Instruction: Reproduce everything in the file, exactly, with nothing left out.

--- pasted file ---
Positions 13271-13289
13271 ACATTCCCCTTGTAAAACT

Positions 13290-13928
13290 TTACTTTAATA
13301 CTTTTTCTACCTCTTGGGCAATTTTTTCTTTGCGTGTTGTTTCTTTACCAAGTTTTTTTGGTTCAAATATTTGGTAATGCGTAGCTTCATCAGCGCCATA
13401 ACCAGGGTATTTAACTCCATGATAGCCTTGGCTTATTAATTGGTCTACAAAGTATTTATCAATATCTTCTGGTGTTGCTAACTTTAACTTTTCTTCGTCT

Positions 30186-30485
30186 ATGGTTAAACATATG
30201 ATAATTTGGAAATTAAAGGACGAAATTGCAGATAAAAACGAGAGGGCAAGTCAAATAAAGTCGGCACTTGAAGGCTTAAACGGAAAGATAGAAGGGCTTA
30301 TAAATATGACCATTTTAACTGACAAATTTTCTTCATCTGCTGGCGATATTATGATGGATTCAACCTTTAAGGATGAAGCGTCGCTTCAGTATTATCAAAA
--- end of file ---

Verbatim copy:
Positions 13271-13289
13271 ACATTCCCCTTGTAAAACT

Positions 13290-13928
13290 TTACTTTAATA
13301 CTTTTTCTACCTCTTGGGCAATTTTTTCTTTGCGTGTTGTTTCTTTACCAAGTTTTTTTGGTTCAAATATTTGGTAATGCGTAGCTTCATCAGCGCCATA
13401 ACCAGGGTATTTAACTCCATGATAGCCTTGGCTTATTAATTGGTCTACAAAGTATTTATCAATATCTTCTGGTGTTGCTAACTTTAACTTTTCTTCGTCT

Positions 30186-30485
30186 ATGGTTAAACATATG
30201 ATAATTTGGAAATTAAAGGACGAAATTGCAGATAAAAACGAGAGGGCAAGTCAAATAAAGTCGGCACTTGAAGGCTTAAACGGAAAGATAGAAGGGCTTA
30301 TAAATATGACCATTTTAACTGACAAATTTTCTTCATCTGCTGGCGATATTATGATGGATTCAACCTTTAAGGATGAAGCGTCGCTTCAGTATTATCAAAA